If you haven’t heard of it before, “SEO” stands for “search engine optimization”. By working on your website’s SEO, you are increasing both the quality and quantity of your website traffic through non-paid (or “organic”) means.
Knowing your audience is key to SEO because, in order to optimize your website, you need to know what people are searching for. What good does it do you if you are the top search result on Google for a phrase that none of your customers are searching for?
The other side to SEO is understanding how to set up your website so that search engines can find and understand your content.
How Search Engines Work
Search engines are answer machines. They sift through billions of pieces of content and consider thousands of factors to determine which content is most likely to answer your question.
They do this by discovering and cataloging all available content on the Internet (websites, images, videos, etc.) via a process known as “crawling and indexing,” and then order it by how well it matches the question or phrase.
What Are “Organic” Search Results?
Organic search results are the ones that are earned through effective SEO, not paid for. These used to be easy to spot – the ads were clearly labeled as such and the remaining results typically took the form of “10 blue links” listed below them. But with the way search has changed, how can we spot organic results?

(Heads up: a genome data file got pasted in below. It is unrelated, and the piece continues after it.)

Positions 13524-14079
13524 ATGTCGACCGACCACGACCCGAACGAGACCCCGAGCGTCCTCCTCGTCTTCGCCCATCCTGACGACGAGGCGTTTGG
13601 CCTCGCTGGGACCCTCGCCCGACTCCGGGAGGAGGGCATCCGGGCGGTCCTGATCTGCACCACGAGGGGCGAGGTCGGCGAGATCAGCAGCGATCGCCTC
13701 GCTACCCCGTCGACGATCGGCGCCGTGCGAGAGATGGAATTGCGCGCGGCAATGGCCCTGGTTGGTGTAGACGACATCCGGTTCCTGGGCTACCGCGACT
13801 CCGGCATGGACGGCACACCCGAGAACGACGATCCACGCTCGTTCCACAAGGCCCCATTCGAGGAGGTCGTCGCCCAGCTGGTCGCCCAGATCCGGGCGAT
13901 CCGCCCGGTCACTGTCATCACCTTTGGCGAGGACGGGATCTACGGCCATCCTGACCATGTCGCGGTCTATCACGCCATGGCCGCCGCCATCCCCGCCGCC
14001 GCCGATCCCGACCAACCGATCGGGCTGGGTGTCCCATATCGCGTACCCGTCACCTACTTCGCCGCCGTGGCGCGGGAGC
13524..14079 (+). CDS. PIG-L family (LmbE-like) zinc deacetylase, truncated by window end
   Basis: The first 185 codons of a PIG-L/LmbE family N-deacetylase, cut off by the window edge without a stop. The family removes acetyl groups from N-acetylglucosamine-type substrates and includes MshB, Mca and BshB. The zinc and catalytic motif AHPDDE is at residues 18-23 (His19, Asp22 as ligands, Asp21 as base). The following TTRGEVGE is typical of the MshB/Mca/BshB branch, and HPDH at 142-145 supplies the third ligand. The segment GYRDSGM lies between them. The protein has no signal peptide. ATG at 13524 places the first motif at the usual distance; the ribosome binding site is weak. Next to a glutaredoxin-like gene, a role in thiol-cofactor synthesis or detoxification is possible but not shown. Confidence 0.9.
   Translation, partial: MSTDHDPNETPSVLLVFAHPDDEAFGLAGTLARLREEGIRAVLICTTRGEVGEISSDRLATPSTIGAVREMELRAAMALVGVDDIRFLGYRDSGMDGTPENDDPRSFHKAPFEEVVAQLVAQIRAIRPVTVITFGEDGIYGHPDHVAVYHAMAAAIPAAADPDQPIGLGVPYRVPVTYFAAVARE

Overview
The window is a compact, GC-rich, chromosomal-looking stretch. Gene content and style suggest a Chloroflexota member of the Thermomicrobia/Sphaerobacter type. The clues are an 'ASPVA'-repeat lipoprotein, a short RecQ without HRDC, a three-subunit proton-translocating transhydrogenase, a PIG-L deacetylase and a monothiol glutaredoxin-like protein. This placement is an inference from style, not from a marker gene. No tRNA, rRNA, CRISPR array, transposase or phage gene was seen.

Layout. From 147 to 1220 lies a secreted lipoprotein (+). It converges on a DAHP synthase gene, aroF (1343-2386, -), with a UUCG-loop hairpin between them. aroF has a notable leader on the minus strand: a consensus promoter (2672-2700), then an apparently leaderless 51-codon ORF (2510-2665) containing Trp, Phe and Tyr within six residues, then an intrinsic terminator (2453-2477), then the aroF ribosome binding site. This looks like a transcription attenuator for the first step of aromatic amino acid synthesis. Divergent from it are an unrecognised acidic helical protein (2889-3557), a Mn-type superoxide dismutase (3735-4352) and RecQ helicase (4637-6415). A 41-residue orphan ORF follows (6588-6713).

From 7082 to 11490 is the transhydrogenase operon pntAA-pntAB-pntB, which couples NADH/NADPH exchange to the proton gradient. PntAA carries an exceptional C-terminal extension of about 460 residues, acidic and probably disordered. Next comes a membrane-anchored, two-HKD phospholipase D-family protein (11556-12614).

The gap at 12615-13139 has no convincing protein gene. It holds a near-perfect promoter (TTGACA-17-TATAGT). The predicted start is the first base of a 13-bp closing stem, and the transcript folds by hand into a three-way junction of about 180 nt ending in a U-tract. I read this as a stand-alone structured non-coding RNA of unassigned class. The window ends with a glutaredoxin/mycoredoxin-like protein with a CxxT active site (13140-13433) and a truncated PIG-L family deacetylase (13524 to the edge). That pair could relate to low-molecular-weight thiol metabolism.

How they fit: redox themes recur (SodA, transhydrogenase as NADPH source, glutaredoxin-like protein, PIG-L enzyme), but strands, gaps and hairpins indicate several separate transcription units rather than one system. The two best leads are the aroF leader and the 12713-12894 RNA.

Search engine results pages – often referred to as “SERPs” – are filled with both advertising and more dynamic organic results formats (called “SERP features”) than ever seen before. Some examples of SERP features are featured snippets (or answer boxes), People Also Ask boxes, image carousels, and more. New SERP features continue to emerge, driven largely by what people are seeking.
Search Engines Want to Help You
Search engines want to help you succeed. Google provides an SEO starter guide here.
They’re also quite supportive of efforts by the SEO community. Digital marketing conferences – such as Unbounce, MNsearch, SearchLove, etc. – regularly attract engineers and representatives from major search engines.
While guidelines vary from search engine to search engine, the underlying principles stay the same: Don’t try to trick search engines. Instead, provide your visitors with a great online experience.
Basic SEO Principles for Google
- Make pages primarily for users, not search engines.
- Don’t deceive your users.
- Avoid tricks intended to improve search engine rankings. A good rule of thumb is whether you’d feel comfortable explaining what you’ve done to a website to a Google employee.
- Think about what makes your website unique, valuable, or engaging.
Things to Avoid:
- Automatically generated content
- Participating in link schemes
- Creating pages with little or no original content (i.e. copied from somewhere else)
- Cloaking — the practice of showing search engine crawlers different content than visitors.
- Hidden text and links
- Doorway pages — pages created to rank well for specific searches to funnel traffic to your website.
Providing relevant, high-quality content on your website will help you rank higher in search results, and more importantly, it will establish credibility and trust with your online audience.
Need help with your website’s SEO or other online marketing practices? Contact us today to get started: https://crossroadcoach.com/contact/
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